NBAE/Getty ImagesRocky Widner
Allen Iverson, G, Philadelphia 76ers
STARTING OUT, 1996-2006: Iverson was the No. 1 overall pick in the 1996 draft and immediately won the Rookie of the Year award. He was an All-Star in his final seven seasons before leaving town and led the league in scoring four times during that stretch. He carried the Sixers to The Finals in 2001 but never won a title and was eventually traded to the Nuggets in December 2006 for a package highlighted by Andre Miller. BACK IN TOWN, 2009-10: Iverson's trademark quickness was waning, and his confidence was shaken when he returned to a bad 76ers team for 25 games in the middle of the 2009-10 season. Those were the last 25 games of his career, and the Sixers released the 34-year-old on March 2, 2010.
NBAE/Getty ImagesRocky Widner
Ken Griffey Jr., OF, Mariners
STARTING OUT, 1989-99: Griffey was the first pick in the 1987 draft and made it to the majors by 1989. Before leaving to his childhood city – Cincinnati -- for a trade package highlighted by Mike Cameron in February 2000, Griffey made it to 11 All-Star Games and won 10 Gold Gloves and the 1997 AL MVP award. Oh, and he led the AL in homers four times, highlighted by matching totals of 56 in 1997 and '98. Griffey made the playoffs just twice, however, and never played in a World Series. BACK IN TOWN, 2009-10: Nine years and eight days after leaving Seattle, Griffey returned as a 39-year-old. He managed 19 home runs on a decent Mariners team in 2009 but hit a career-low .214 and was clearly slowing down. After 33 more disappointing games in 2010, he retired in June of that season.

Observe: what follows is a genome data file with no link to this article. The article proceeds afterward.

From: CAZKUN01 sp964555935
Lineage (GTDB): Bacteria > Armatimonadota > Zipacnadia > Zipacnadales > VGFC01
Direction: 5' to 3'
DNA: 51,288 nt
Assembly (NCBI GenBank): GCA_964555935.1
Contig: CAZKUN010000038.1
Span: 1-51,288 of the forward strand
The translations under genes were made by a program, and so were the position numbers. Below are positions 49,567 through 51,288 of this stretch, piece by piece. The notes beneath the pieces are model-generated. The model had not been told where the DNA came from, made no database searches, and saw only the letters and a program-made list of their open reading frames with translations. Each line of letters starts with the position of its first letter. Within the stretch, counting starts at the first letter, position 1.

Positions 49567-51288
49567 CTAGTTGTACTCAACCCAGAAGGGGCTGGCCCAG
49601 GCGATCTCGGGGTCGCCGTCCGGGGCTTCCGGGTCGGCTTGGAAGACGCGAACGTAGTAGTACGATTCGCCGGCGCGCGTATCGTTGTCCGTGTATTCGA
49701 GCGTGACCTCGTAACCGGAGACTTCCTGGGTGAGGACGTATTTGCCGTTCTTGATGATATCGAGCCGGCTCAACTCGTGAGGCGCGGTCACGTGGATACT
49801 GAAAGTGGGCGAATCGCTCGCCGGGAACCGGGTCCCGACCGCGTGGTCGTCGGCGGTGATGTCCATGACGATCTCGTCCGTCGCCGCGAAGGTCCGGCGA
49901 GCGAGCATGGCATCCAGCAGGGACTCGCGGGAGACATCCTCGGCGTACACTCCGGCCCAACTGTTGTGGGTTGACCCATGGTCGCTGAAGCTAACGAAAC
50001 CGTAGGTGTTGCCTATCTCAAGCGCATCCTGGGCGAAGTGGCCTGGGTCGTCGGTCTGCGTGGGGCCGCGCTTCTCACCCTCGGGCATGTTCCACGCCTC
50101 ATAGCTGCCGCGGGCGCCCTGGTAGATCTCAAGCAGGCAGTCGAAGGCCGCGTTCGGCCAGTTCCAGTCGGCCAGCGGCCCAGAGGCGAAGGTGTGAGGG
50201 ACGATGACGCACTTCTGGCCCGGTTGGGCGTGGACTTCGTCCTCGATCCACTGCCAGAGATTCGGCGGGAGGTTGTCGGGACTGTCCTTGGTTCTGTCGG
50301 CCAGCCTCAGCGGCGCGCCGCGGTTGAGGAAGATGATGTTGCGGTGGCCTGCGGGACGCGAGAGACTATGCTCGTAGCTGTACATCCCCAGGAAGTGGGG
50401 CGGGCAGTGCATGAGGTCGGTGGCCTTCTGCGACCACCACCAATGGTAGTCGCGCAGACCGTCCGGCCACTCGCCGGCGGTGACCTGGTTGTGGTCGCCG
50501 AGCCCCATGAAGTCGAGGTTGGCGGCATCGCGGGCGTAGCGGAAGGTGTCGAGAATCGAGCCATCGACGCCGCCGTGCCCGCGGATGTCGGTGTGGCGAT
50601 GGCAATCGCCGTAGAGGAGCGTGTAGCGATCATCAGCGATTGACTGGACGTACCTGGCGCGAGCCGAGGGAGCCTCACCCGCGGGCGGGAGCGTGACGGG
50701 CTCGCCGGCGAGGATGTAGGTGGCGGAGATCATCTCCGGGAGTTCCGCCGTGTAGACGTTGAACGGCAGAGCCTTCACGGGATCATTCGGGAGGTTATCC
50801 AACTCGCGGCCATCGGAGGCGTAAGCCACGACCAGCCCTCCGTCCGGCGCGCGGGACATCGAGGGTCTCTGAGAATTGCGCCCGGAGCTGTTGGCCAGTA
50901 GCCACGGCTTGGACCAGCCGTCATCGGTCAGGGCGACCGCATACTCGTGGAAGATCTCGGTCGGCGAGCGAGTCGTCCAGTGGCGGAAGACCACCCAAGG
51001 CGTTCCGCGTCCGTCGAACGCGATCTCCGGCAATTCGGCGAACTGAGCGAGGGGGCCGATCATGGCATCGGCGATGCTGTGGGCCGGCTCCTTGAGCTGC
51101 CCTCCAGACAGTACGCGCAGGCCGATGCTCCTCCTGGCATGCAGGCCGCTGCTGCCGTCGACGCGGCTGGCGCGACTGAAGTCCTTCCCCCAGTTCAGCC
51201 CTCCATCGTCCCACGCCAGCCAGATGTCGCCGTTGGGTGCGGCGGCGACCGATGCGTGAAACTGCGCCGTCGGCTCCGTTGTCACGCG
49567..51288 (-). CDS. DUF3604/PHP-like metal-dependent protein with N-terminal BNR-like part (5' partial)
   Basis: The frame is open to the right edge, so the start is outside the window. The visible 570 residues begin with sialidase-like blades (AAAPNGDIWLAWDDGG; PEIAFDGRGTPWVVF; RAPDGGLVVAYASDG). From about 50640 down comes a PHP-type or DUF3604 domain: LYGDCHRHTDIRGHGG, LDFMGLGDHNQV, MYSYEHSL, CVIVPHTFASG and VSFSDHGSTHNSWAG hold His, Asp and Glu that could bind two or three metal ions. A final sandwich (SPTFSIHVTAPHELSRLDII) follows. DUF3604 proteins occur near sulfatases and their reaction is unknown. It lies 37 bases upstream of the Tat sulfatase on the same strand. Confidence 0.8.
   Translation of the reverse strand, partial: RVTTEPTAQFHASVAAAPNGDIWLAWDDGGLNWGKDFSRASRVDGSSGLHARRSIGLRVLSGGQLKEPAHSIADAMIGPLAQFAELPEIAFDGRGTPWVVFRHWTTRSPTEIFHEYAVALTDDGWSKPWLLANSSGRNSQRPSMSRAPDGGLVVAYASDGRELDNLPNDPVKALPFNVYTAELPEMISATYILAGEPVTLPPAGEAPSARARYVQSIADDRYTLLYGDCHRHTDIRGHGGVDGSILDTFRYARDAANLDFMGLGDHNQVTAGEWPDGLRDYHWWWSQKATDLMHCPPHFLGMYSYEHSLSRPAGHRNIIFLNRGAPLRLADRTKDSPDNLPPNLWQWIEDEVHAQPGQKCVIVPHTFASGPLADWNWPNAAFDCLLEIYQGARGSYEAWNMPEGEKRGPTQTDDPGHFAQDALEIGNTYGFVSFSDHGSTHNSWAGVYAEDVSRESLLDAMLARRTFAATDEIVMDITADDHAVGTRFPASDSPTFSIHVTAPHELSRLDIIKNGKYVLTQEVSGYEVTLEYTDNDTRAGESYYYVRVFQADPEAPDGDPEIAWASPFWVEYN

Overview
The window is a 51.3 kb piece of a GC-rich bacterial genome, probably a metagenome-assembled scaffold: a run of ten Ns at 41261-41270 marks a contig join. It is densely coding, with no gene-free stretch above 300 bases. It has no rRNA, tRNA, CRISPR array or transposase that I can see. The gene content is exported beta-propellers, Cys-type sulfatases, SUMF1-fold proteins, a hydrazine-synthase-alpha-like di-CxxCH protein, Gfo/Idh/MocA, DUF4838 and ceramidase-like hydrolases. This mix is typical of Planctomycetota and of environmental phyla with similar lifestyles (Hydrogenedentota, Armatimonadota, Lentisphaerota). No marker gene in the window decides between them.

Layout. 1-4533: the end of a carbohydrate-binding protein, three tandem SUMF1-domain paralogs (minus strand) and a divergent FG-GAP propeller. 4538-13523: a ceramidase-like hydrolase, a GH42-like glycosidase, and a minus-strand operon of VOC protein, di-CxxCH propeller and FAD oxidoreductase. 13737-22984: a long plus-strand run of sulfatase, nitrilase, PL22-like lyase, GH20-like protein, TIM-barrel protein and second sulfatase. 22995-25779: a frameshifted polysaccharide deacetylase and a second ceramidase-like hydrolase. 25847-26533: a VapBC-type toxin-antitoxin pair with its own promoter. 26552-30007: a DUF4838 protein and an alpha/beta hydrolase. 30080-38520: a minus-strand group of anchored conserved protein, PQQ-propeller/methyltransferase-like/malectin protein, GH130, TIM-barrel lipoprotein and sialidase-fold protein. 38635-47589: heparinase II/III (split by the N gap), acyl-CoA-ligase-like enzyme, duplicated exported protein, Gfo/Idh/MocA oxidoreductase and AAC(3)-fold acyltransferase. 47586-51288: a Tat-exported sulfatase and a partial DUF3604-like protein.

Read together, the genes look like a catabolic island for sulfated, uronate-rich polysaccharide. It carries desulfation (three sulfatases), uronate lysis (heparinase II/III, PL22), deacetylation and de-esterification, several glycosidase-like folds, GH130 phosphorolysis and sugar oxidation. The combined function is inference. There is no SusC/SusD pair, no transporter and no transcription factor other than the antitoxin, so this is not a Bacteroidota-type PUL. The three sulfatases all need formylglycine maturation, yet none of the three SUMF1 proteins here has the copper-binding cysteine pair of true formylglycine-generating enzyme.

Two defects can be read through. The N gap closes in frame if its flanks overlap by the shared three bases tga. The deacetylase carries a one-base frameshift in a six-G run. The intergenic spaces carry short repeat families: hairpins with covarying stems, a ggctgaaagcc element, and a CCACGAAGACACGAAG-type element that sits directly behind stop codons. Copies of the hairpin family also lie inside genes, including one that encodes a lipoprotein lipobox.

Getty ImagesOtto Greule Jr
Eddie Murray, 1B, Orioles